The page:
I guess it's probably a form of selfishness, often disguised with half-convincing justifications.

Of course, when you do share it with other people, and they 'taste' of your discovery, there's that wonderful moment that they share their delight with you. And if you never share a discovery, you don't have the pleasure of those conversations.

And perhaps the little burger joint in Inverell, or the Graeme Miller winery in Dixon's Creek, or the ladies who manage the manse accommodation at Stanley will think that no one loves them and decide to shut up shop ...

Perhaps the best way to keep a discovery alive is to share it.

P.S. Many thanks to Dave & Erika for clueing me up on where we could buy copious quantities of **** at truly amazing prices. We have stocked up with several cases since! The Murray Valley Ch@rdonn@y which worked out at around $2.45 per bottle delivered is amazing. The $4.65 Sh!r@z was also stunning value.

Wednesday, February 11, 2009

"It's a bit didactic" AKA "So obvious it hurts"

There is a sounding board in my life called Cara.

The Greek word behind the name means 'joy'; just occasionally the name means 'ouch'.

We sound a lot of stuff off each other: ideas, art, photos, music, kids, wine, the pronunciation of 'bolognaise' (all in no particular order). Nothing is safe.

The other week I legally downloaded a free album ('Nobody's Cool') off the website of the (now defunct) Californian band The Arrogants. Several songs on the album grabbed my attention straight away. They were the simpler songs on what is a fairly Cranberries-ish (is that a word?) album. Their lyrical intent arrested my attention.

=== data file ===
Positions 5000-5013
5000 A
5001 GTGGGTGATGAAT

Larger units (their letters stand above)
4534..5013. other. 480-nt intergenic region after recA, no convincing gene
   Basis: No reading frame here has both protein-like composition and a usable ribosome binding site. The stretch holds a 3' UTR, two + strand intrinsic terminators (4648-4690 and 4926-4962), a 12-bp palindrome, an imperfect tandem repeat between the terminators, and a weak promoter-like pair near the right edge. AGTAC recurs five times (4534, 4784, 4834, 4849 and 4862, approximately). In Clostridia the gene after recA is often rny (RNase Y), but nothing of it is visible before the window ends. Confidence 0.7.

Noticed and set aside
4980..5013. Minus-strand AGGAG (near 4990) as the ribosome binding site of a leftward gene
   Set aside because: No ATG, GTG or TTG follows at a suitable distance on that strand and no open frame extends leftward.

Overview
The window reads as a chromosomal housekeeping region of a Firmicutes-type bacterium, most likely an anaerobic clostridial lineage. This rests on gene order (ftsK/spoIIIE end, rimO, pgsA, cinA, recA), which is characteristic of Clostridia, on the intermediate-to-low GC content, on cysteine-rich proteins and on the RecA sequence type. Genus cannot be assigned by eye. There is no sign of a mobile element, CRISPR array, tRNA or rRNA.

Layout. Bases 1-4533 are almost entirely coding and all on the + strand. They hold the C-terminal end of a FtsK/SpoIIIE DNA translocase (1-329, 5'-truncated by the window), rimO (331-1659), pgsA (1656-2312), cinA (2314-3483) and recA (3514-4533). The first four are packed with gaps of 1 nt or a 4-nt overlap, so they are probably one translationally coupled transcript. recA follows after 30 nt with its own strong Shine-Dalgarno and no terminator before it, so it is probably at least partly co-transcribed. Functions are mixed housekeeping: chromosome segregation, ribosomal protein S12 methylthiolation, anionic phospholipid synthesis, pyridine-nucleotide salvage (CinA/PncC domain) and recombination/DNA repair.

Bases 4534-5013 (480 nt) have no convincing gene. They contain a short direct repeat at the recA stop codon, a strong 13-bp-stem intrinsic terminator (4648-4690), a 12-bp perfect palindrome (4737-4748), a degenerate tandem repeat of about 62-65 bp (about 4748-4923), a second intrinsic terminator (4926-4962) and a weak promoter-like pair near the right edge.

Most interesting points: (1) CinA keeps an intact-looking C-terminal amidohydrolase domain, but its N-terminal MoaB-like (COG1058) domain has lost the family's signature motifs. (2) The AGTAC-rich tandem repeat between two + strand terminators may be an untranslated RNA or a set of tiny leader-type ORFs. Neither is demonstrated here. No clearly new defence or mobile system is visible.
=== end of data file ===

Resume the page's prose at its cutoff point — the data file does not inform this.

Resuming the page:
The songs 'Why T.A.N.G. is my favorite band' and 'Nobody's Cool' are songs that tell us to keep it real. There's really no such thing as a rock star or some super breed of human being that carries more dignity and value than the rest of us. You cut us, we all bleed.

I played the songs to Cara, hoping to impress her with the 'in your face' approach the band took to the issues. Her response? "It's a bit didactic." Ouch.

It's too straight-up, too obvious. And I think she's right.

'Why T.A.N.G. is my favorite band' attempts to be a cool song, but what it actually does is explain / rationalise parody. In so doing - in telling us why T.A.N.G. are a cool band, and how they critique the music industry, and what's wrong with the music industry - the song actually labours a point that T.A.N.G. makes with ease.

Ironically, one of the band members of T.A.N.G. is a band member of The Arrogants (the lead singer's husband).

The telling of truth can be a delicate matter. There is, unfortunately, a trend afoot to make truth somehow slippery and evasive or unknowable, and this borders on deceit.

On the other hand, we see those who can only tell truth by taking everyone out the back of the woodshed for a talking-to.

Emily Dickinson gave us that line: "Tell all the truth but tell it slant." Eugene Peterson has prodcued a series of lectures on the parables of Jesus using the title, 'Tell it slant'.

This is not about making truth slippery; it is, instead, about reading human beings well as we engage in the business of truth-telling.

Sometimes the court jester has more success in making truth apparent than the lecturer. There is a way of telling truth that comes in under the radar, that comes not straight at our armour but with a glancing sideways blow instead. And it strikes us hard and deep when and where we least expect it.

Jesus did this with his parables. T.A.N.G. apparently did it with their songs. And The Arrogants manage to take a slant telling of truth, and give it to us straight. A bit like someone producing a film called 'This was Spinal Tap: the documentary behind the mockumentary'.

(That said, I have been enjoying the album; it was hard to argue with the price.)

Tuesday, February 10, 2009

When words ... run out

Sometimes it's really hard to know what to write.

Sometimes words seem so inadequate.

For joy, for sorrow, for grace, for compassion, for bewilderment, for hope, for forgiveness, for walking into darkness, for pressing towards light.

We are able to 'feel' far beyond the boundaries of words.